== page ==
Tuesday, April 15, 2008

Sai-I-Gu

The part of the documentary Sai-I-Gu that struck me the most was when the mother of the Korean boy who was shot described seeing the photograph of the dead body in the newspaper. She stated that she did not believe that it was her soon at first because he was wearing a black shirt in the photograph and that her son was wearing a white shirt that day. It turned out to be her son though, and the black shirt was really a white shirt soaked in blood. It was difficult to see this distinction because the photograph was published in black and white. Of all of the horrific aspects described in the documentary, I found this one narrative the most gripping. I wish that the documentary could have spent a few more minutes on this account because I think it illustrates the confusion and utter bewilderment experienced by the Asian community during the riots.

I think that the documentary failed to give enough background on the riots and the factors that led to them. I would have liked a little bit more history given on the situation of Los Angeles in the early 1990s and the race relations and tensions between blacks, whites, Latinos, and Asians at the time. I thought it was really interesting when we talked about this in class because when I learned about the LA Riots in my Violence and the Media class (ANTH12511 with Kay Warren if anyone is interested), we never spoke about it from an Asian perspective.

The female voices of the documentary described how there were two video clips/images depicting Asians during the riots that kept on being shown over and over again by the media. To the best of my knowledge, they never showed these two clips to the audience, and I really wish that they had so I would have been able to better understand how outsiders interpreted the situation.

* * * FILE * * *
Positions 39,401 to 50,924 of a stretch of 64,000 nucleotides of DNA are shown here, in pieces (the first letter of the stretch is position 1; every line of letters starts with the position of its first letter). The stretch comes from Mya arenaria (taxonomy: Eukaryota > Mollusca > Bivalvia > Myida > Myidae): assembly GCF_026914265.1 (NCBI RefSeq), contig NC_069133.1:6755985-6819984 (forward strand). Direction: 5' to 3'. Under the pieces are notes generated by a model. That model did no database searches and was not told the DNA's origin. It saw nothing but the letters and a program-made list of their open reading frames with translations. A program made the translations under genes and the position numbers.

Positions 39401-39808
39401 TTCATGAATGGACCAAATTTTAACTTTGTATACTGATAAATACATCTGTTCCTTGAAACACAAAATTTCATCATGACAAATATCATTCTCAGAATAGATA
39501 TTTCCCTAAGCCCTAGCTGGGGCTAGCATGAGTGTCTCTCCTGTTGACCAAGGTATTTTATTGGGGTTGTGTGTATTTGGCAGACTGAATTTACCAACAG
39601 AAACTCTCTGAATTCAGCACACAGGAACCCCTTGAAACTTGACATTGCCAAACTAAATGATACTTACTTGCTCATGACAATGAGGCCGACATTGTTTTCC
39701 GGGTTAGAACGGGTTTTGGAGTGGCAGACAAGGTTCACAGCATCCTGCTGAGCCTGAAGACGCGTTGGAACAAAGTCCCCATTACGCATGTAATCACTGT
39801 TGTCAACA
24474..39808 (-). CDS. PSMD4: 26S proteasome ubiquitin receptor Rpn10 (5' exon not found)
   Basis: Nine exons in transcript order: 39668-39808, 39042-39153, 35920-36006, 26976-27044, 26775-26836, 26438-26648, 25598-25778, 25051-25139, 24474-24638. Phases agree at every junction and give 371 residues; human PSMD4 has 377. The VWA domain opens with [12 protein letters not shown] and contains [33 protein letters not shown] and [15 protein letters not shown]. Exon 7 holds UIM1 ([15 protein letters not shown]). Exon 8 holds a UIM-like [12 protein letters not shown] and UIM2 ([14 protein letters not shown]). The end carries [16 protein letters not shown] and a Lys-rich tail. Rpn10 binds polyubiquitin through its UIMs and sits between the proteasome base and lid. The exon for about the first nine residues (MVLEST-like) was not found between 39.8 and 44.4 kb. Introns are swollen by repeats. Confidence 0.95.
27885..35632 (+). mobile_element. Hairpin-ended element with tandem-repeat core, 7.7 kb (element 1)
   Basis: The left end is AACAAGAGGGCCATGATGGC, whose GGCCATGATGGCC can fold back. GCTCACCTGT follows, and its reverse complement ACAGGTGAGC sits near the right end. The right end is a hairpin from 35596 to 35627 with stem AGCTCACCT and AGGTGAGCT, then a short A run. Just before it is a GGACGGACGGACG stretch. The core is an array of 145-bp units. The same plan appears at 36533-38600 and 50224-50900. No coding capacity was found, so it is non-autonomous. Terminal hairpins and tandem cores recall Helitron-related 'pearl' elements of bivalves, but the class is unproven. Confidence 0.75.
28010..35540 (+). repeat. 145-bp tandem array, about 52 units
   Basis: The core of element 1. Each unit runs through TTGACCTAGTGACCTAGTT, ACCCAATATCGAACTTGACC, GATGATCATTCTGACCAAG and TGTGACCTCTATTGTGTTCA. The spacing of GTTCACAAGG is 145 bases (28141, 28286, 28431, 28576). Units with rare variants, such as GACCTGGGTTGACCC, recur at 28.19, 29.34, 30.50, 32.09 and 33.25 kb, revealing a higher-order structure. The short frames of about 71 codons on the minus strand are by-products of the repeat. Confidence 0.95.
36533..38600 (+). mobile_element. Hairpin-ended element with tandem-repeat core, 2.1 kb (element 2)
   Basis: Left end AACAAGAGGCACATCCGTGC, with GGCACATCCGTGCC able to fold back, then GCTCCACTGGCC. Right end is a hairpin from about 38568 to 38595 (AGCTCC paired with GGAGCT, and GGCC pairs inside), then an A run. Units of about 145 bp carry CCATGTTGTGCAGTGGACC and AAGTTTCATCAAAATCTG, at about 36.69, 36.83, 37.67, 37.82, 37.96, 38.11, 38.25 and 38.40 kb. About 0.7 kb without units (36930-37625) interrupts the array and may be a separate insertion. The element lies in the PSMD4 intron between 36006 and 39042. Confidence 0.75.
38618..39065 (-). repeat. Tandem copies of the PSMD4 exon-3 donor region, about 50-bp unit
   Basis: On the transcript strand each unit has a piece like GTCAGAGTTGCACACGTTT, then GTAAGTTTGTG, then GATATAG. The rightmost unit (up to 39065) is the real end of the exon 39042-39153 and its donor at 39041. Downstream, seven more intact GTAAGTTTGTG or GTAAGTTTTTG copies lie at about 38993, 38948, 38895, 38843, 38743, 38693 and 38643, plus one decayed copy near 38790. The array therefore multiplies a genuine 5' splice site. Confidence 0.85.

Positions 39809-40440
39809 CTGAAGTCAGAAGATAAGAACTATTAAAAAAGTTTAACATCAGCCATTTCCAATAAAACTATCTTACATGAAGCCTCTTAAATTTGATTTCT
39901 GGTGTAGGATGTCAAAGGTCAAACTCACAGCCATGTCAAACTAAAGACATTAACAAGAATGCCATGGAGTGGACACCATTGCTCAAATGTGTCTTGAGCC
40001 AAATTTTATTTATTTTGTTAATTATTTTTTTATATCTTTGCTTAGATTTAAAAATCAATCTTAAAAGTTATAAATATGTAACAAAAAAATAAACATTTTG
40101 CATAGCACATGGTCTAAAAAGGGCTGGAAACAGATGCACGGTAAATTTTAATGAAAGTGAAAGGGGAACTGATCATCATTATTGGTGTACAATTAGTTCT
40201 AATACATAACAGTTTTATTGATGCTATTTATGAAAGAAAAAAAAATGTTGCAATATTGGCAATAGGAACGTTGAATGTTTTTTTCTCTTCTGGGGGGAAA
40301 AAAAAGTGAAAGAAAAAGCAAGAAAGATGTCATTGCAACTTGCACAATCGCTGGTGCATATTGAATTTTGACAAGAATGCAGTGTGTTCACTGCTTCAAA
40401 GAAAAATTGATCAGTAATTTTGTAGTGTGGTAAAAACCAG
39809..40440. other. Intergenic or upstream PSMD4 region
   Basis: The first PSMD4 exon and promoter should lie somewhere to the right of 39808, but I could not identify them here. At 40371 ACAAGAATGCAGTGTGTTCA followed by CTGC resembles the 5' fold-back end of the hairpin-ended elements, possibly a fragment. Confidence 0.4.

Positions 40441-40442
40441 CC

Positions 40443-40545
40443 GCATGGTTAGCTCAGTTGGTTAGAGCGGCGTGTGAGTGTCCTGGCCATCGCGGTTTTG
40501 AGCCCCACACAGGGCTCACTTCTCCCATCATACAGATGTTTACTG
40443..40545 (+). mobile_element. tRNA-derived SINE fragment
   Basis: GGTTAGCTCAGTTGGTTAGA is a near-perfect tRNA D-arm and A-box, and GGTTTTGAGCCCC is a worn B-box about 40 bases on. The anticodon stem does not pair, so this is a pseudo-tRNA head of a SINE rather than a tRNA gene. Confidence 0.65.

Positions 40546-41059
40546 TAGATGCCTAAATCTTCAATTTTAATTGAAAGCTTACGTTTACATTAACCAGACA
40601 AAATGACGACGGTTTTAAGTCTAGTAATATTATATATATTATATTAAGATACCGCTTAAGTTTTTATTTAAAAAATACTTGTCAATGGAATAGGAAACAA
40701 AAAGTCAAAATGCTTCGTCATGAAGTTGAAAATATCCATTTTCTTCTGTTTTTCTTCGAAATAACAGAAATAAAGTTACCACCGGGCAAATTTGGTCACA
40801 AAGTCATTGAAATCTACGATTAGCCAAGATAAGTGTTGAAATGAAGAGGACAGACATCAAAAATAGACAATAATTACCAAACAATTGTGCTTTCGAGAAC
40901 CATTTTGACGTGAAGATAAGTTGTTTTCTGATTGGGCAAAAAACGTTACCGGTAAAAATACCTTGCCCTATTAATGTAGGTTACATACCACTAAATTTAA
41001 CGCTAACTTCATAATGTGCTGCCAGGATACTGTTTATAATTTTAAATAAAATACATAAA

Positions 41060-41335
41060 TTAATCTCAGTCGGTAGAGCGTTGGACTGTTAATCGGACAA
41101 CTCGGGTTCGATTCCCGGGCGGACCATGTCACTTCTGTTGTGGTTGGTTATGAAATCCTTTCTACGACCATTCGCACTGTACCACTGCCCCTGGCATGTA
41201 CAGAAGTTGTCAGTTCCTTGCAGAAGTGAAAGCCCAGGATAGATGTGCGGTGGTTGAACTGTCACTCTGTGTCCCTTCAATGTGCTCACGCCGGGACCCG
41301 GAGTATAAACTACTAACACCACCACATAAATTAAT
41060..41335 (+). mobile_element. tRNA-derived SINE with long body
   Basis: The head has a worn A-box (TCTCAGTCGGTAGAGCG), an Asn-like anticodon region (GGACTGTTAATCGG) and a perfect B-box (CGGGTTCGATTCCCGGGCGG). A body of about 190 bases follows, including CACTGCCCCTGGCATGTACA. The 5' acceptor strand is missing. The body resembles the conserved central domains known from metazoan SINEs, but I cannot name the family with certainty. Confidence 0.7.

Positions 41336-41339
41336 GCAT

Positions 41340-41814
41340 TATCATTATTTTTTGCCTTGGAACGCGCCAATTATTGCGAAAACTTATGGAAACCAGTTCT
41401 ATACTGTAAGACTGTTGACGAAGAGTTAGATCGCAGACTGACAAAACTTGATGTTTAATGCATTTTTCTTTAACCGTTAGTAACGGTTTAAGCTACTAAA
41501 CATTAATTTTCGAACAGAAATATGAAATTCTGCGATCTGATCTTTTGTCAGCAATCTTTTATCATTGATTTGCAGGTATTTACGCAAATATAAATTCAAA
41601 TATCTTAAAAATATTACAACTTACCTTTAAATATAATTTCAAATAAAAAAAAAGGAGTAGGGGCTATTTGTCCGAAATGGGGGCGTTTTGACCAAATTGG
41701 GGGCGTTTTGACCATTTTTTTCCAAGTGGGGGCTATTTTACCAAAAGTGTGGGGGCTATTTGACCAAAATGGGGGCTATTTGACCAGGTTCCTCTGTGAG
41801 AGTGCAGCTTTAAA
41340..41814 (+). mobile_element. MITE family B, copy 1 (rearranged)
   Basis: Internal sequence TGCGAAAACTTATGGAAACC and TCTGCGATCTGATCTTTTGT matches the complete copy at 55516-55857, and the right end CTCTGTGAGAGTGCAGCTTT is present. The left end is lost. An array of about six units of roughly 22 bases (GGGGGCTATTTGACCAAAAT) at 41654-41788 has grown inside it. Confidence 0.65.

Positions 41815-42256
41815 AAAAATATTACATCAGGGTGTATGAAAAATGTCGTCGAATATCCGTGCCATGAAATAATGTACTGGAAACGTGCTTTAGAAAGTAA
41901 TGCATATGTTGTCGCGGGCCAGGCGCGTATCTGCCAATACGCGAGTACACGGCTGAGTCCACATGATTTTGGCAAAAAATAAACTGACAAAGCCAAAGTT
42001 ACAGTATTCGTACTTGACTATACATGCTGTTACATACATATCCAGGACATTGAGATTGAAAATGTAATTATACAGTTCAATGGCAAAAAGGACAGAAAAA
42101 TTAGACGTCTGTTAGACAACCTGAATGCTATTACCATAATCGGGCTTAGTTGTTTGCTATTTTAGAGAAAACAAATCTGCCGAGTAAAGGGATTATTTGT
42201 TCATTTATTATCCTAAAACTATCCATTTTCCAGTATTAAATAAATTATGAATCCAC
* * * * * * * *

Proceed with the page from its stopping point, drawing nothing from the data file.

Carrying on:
I think it would be really interesting to make a follow up documentary with what the situation of Los Angeles now is like and if, 16 years later, progress has been made in rebuilding the Asian shops. Some of the Asian shopkeepers in the documentary said it took them 10-15 years to build their stores originally, so I am be curious to see whether they have been rebuilt or abandoned. I wonder what the relationship between Asians and the LAPD is today. I have a feeling that this is not something the Asian population could just have simply forgotten and moved on in their lives…

Attached to this post is the link to the actual footage of the Rodney King beating in case anyone is interested. It’s something that everyone should see.

Beating video:
http://www.youtube.com/watch?v=ROn_9302UHg

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